The beach was my first experience with the local people besides the frenzied staff at the resort. I was approached numerous times by curious locals who wanted to learn a few English phrases and find out where I came from and why I chose Cuba as my vacation destination. These conversations were never interrupted by cell phone calls, or texts to rush to a business meeting. The people I met were friendly, accommodating and interesting. They held onto my every word and were eager to tell me about their everyday lives. The zest for life I saw in the people I met, the constant smiles and welcoming gestures and positive attitudes was something foreign to me. I barely knew anyone back home I could carry on a decent conversation with (without being interrupted by their stories of what happened to their favorite characters on TV the night before or by a text rudely answered in the middle of a conversation) and you would think it would kill them to crack a smile once and a while. Guess I can’t blame the folks here at home for being a bit crabby. After all, the average Canadian works more than 40 hours a week, has bills and household business to take care of on the weekend along with the other obligations that come with living in our rat-race world (and the fact that we don’t live on the beach 365 days a year). Wash, rinse repeat…over and over again until we retire...if the stress doesn’t kill us first. The people I met in Cuba all had jobs and were well-educated but family, friends and living life each day as it comes was at the forefront of Cuban life. Yes, many Cubans have problems that most Canadians don’t face every day. Poverty, lack of faith in government to make things better and lack of freedom of speech. But what the Cubans do well is take everyday in stride as to not let these adversities stop them from living the one life they have to enjoy. The people up north could learn something from these people down south. And yes, because you ladies who have never ventured to a Latin American country are probably wondering, the men are very forward – but not in the way you may think. I was approached numerous times by very “friendly” men on the beach, in the clubs, on the street and everywhere else that their radar could reach. What may surprise you is, although these men were only looking for one thing, they were always polite, they were never aggressive and they always accepted my firm, but polite “no” to their invitations to go dancing at Tropicana or to take a drive to Havana and get the grand tour from a local. I can’t say the same for some of the men who have approached me here at home. I never had to call the police to report a stalker or physically aggressive, wannabe suitor in Latin America but similar things have happened more times than I can count here. And take “no” for an answer? I don’t think most of the men I meet on my travels up North even understand the word! That being said, I wandered the beach, the streets and the clubs alone at all hours of the day and never felt like I was in any danger at any point during the entire trip…except for some aggressive and very drunk Canadians who tried to throw me in the pool one night on my way back to my villa and some football-crazed Germans who literally forced me to sit with them for hours in front of the lobby TV while they cheered on their team who barely scored a goal the entire time. But despite some of the negative things that transpired during my week in Cuba, I had a spectacular time and the end result was the same; I came back to Canada feeling rejuvenated, refreshed and awakened in more ways than I can count.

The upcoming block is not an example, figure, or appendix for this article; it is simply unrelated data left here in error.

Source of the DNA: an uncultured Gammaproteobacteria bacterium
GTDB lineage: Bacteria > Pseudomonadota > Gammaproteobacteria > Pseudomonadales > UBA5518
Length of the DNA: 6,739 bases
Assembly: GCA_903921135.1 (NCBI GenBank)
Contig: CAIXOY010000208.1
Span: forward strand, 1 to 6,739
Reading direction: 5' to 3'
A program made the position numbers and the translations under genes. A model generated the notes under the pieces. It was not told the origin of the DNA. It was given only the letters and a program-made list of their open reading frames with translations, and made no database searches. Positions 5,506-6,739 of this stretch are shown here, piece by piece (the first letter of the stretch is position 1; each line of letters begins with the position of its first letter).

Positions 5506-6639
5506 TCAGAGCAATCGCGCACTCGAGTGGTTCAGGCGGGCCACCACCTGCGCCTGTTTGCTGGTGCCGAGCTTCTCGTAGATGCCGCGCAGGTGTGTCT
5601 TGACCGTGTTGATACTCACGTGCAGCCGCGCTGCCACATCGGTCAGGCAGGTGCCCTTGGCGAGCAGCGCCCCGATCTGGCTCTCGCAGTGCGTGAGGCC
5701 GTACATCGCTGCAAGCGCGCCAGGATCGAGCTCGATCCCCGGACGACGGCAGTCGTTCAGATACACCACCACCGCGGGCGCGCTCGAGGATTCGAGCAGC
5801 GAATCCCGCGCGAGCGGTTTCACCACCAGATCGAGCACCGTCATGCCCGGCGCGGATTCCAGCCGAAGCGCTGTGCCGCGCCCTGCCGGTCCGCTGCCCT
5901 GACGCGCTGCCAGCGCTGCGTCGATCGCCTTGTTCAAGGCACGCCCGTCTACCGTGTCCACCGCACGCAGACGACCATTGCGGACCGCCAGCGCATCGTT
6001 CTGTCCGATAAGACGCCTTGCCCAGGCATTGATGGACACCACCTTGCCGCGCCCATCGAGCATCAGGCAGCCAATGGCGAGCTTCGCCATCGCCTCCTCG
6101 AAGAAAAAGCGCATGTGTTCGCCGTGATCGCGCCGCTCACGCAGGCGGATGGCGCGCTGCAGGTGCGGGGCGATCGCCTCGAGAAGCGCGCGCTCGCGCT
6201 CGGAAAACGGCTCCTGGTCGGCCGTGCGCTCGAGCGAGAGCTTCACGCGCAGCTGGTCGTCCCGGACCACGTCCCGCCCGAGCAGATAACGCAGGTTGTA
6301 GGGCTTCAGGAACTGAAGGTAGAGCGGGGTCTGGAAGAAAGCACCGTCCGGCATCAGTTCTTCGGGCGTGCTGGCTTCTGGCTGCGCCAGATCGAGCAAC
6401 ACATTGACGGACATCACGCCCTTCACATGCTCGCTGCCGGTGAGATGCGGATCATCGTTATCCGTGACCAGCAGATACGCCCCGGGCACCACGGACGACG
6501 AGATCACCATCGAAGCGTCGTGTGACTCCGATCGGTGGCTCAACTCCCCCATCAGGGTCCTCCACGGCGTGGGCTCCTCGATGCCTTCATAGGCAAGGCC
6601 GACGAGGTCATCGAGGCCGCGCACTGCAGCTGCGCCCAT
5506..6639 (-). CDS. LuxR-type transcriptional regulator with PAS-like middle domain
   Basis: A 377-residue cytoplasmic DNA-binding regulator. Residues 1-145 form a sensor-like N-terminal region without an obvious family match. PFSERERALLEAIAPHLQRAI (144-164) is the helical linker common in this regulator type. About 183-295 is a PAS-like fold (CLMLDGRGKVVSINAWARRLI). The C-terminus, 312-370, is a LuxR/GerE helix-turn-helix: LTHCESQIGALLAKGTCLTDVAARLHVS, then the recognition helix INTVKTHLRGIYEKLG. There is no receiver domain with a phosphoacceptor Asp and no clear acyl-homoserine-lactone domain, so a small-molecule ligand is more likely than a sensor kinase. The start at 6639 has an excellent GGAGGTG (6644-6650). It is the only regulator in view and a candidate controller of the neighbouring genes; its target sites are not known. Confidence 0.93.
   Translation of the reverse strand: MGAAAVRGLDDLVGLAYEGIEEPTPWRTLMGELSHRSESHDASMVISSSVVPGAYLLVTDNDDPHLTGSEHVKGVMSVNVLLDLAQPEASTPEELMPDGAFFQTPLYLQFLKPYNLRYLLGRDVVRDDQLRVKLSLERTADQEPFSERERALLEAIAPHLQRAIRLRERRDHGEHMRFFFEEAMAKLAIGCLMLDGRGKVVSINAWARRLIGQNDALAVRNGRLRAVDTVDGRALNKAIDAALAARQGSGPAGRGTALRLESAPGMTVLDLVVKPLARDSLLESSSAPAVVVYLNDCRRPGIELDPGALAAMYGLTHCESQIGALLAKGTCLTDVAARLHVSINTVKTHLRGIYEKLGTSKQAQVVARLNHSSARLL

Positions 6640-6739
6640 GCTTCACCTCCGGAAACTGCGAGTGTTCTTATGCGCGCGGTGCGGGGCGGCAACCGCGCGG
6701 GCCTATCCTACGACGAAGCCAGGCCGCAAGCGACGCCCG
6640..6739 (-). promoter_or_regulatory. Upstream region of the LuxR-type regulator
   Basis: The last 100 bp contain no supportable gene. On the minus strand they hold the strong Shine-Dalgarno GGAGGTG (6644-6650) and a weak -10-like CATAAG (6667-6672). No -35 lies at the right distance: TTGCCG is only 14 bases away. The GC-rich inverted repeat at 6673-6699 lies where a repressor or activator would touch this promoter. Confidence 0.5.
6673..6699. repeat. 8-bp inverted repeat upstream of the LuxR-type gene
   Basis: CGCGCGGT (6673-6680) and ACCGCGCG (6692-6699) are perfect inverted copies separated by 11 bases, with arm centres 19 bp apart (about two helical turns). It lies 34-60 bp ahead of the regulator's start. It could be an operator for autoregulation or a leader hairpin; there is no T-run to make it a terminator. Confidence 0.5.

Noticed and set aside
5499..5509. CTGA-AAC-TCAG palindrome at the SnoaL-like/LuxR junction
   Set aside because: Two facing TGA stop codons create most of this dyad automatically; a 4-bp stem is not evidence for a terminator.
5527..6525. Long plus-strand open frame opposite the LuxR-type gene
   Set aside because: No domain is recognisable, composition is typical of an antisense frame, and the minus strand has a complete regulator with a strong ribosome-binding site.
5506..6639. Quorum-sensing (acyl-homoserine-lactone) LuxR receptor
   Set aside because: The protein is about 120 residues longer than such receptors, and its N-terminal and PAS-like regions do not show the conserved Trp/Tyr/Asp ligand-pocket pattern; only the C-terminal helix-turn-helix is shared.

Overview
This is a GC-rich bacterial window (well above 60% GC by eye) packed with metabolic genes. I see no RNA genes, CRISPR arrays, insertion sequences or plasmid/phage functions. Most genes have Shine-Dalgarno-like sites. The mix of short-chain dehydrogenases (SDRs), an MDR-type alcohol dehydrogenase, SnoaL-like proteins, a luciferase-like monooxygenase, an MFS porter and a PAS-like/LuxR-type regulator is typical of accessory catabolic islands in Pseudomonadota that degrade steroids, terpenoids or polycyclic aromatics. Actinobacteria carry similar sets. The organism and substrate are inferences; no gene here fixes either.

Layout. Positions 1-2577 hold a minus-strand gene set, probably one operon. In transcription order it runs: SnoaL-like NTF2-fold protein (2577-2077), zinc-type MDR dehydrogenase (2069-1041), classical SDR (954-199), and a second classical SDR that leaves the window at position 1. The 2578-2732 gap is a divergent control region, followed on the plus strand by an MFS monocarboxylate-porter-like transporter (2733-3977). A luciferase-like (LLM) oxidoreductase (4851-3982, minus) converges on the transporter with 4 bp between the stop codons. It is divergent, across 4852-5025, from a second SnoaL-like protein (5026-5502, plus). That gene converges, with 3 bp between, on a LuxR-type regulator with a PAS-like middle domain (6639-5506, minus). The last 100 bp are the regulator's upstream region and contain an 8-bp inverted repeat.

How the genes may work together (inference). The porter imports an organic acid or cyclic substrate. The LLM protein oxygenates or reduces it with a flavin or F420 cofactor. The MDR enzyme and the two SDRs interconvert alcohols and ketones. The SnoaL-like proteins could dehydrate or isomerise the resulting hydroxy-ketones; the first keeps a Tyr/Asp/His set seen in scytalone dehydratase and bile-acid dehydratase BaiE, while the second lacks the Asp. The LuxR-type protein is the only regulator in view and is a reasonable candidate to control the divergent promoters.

Now you understand why I am always dreaming about returning to this very special region in Central America. Here in Cape Breton, the temperatures are hovering at 0 degrees Celcius, the days are getting shorter, the sun will scarcely make an appearance for the next 6 to 8 months, snow will soon blanket the ground and remain there until late April and I’m on my way to work the night shift where I do the same ol’ thing every night at the same time. Wash, rinse, repeat…Well, at least I won’t have to wait too long for my next jaunt down south; It may not be the Caribbean but I will be arriving in San Jose, Costa Rica only a mere five months from now to enjoy a week-long yoga retreat/beach holiday in Montezuma. Yes, only five months…which will probably be the longest five months of my life but the wait will be well worth it when I, once again, set foot on a long sandy beach and plant myself amongst the beach huts and cabanas surrounded by swaying palm trees with a tropical drink in my hand while time stands still and the rat race back home seems like a distant memory of a long-forgotten past life.
Mexico, Cuba and all the other islands and coastlines of central America that border the Caribbean sea: Each and every one has something unique to offer visitors but one thing always holds true once one makes that first journey to the Caribbean; the sand, the sea, and the people will change you and you will forever be dreaming of the next time you will be there again!